How to Become a Kick Ass Trainer

There are many types of personal trainers out there. There is the hype trainer who screams at you with full intensity in order to squeeze out one more rep. There is the Instagram trainer that always wants to take picture with/ of you during a workout. There is the “science” trainer who always wants to drop knowledge bombs and use every technical term they know when breaking down a bicep curl. All in all, a good trainer can tap into each of the above personas, but there are some does and don’ts when it comes to be an efficient trainer. Throughout this conversation you will see some parallels between a good trainer and one of the above personas in one way or another.

Be Personable

I can confidently say that we tend to enjoy spending time with those we like verse those who we don’t. The same goes for trainers and their clients. Therefore, it is so important for you as the trainer to find ways to connect with your clients in a personal, yet professional manner. This comes in a form of getting to know your clients as people rather than another name on your roster or numbers on their progress charts. I like to always ask details about a trip they just went on, how their kids are doing in school or even what they plan on having for dinner that night. I would much rather employ a trainer that is highly personable and doesn’t have as large of a knowledge base than one who is a book worm that doesn’t know how to talk to his/her clients or make the sessions enjoyable.

Learn How to Communicate

Communication skills are probably the single most important life skill one could possess. Personal training is all about sales. Unfortunately, sales get a bad rap due to the sleezy salesmen that convince you to buy a car that you cannot afford. Sure, in fitness there are sales of packages. It is essential to build a solid business. But once the package sale is closed, the job isn’t done there. You will still need to sell your philosophy of training. There are many ways of going about training, and it is your job to convince your clients that your philosophy is superior. Also, you are the professional in the industry, and they are coming to you for your expertise. With the abundance of knowledge you possess, you must know how and what to present to your clients. You would communicate differently to a client that is a doctor than a client who is a software engineer.

Don’t BS Your Client

One of the most valuable lessons I have learned as a trainer is the power of saying, “I don’t know” and “It depends.” Yes, you are the expert and yes, you are deeply knowledgeable, but you do not know everything. And that is ok! If you try to bullsh*t an answer to your client’s question, one or two things will happen. You can unintentionally mislead your client, or they will see you BS-ing them and lose trust in you. This is when simply saying “I don’t know. I will have to do some research on that” will let your client know that you aren’t blowing smoke, and you now have a reason to deepen your knowledge.

The other skill of communication is using the phrase “It depends.” Most questions around health, wellness, and fitness are grey but everyone wants a black and white answer. This really tests your knowledge by being able to explain multiple scenarios that could give them several black and white answers all at once. The client will respect your honesty of not willing to give them a singular answer and can see how complicated a simple question could be. I will give you an example. I get a new client that immediately tells me that they have knee pain when squatting, lunging, and going up and down stairs. They ask, “This must be because I have bad knees, right?!” My answer would be, “Well it depends. Did you hurt your knee recently? How much sitting have you done today? Does one leg feel stronger than the other? Let me check your hip and ankle mobility.” As you can see, a grey question could go in several directions. Being honest with your clients can go a long way in building a healthy and trust filled relationship.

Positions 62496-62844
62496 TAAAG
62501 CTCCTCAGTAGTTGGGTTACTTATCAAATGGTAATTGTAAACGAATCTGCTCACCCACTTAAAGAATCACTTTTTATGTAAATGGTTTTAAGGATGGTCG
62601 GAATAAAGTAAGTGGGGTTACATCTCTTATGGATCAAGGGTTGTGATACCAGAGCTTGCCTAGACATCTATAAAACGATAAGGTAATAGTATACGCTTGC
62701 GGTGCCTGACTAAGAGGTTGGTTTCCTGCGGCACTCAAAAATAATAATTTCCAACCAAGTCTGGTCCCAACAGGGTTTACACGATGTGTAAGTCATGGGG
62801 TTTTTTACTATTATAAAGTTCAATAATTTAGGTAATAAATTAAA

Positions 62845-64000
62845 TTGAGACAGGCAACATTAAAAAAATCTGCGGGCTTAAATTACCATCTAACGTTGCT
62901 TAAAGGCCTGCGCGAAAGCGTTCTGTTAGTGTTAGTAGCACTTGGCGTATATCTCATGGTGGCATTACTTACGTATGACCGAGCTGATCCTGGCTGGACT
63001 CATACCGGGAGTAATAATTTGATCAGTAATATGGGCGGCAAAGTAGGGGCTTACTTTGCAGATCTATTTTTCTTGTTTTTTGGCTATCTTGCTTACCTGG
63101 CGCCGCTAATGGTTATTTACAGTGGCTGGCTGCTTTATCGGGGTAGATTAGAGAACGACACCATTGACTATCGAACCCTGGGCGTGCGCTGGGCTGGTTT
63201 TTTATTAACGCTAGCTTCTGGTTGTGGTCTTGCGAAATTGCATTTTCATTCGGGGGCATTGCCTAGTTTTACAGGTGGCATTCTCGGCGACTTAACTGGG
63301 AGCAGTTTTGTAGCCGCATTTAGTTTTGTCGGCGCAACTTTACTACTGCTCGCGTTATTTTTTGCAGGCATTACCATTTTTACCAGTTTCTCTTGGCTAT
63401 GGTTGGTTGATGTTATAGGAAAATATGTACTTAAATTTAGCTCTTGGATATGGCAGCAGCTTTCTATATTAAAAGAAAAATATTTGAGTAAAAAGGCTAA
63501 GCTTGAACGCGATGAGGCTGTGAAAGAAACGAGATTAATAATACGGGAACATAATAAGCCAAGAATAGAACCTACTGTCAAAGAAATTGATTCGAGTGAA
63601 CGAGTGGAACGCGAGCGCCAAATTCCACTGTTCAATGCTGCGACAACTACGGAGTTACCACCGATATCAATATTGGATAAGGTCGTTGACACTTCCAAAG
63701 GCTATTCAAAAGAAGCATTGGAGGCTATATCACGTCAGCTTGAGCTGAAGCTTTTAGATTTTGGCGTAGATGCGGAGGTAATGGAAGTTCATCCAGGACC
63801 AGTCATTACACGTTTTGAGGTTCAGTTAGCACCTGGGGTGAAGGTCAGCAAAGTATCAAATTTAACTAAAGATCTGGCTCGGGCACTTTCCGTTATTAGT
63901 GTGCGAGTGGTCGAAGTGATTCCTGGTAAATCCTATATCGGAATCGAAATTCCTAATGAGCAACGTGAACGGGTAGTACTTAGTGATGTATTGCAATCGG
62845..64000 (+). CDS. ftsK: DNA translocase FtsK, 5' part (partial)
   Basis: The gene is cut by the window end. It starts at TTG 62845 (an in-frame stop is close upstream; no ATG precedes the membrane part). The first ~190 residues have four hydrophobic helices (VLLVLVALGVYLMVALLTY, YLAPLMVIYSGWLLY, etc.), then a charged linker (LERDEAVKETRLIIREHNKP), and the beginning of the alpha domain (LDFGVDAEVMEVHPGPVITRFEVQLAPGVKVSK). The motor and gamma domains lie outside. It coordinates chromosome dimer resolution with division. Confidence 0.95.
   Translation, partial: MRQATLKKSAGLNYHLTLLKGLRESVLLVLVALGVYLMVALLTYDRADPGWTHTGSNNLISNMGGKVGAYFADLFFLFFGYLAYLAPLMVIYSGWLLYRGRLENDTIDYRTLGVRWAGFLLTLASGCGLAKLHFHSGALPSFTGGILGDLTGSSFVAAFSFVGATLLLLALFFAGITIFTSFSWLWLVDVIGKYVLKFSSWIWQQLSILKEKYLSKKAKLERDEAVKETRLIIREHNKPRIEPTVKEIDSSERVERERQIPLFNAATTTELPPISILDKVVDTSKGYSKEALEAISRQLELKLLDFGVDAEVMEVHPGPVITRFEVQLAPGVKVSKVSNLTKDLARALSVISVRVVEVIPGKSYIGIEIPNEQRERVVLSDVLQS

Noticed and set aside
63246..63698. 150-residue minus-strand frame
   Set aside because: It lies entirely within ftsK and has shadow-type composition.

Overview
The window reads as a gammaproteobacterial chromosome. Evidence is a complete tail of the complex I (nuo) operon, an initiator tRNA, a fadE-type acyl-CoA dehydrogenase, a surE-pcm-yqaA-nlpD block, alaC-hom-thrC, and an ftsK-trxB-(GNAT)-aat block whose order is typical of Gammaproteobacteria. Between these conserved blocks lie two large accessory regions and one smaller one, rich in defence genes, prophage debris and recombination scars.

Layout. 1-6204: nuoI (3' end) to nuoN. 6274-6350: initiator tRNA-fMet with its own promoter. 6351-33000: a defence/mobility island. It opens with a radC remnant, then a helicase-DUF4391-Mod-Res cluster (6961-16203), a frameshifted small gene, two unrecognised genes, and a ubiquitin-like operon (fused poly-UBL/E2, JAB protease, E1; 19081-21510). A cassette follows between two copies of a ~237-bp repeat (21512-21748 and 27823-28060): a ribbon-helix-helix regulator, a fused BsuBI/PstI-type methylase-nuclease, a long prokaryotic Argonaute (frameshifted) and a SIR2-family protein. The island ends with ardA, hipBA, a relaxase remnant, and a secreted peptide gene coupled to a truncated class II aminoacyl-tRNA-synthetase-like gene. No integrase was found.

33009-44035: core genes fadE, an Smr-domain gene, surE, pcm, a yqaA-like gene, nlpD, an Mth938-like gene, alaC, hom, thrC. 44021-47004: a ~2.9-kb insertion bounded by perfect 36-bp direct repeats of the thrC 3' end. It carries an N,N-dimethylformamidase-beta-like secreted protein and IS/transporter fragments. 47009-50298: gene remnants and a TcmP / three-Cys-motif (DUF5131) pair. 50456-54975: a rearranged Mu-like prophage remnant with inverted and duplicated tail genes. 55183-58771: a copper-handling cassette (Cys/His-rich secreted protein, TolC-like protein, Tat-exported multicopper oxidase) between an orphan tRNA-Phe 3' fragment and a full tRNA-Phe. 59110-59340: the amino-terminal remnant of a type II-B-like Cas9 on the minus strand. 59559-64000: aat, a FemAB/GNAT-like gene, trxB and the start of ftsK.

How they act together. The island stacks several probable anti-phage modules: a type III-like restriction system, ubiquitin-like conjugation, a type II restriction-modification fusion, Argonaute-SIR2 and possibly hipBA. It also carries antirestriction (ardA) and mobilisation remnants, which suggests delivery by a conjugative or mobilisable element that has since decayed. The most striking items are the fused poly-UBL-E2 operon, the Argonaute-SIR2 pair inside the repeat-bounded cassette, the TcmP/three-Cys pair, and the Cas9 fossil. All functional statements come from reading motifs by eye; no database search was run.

Keep It Simple

It is important to remember that people hire personal trainers because they do not have the education in health and wellness and quite frankly, they don’t care to. They just want you to help them lose weight, burn body fat, and build muscle. You don’t really care for your car mechanic to break down every little aspect of the car repair. You just want to know what’s wrong, how long it’s going to take to fix, and how much it’s going to cost. Keep your information simple and easier to digest. I have seen trainers get so stuck in all the technical terms and find that the client will either doesn’t care or even feel talked down upon. Simplifying your information makes it more digestible and your client will continue to appreciate and respect you as the fitness professional you are.

Now that you are equipped to become the top-notch personal trainer, your clients will see you as a health care professional and even a friend. Your sessions will be more enjoyable, and your clients will look forward to seeing you every time they come through the gym doors. Good luck and keep up the great work. Fitness professionals are the troops on the ground and the first line of defenses against disease and illness. Your work is more powerful than your will ever know!

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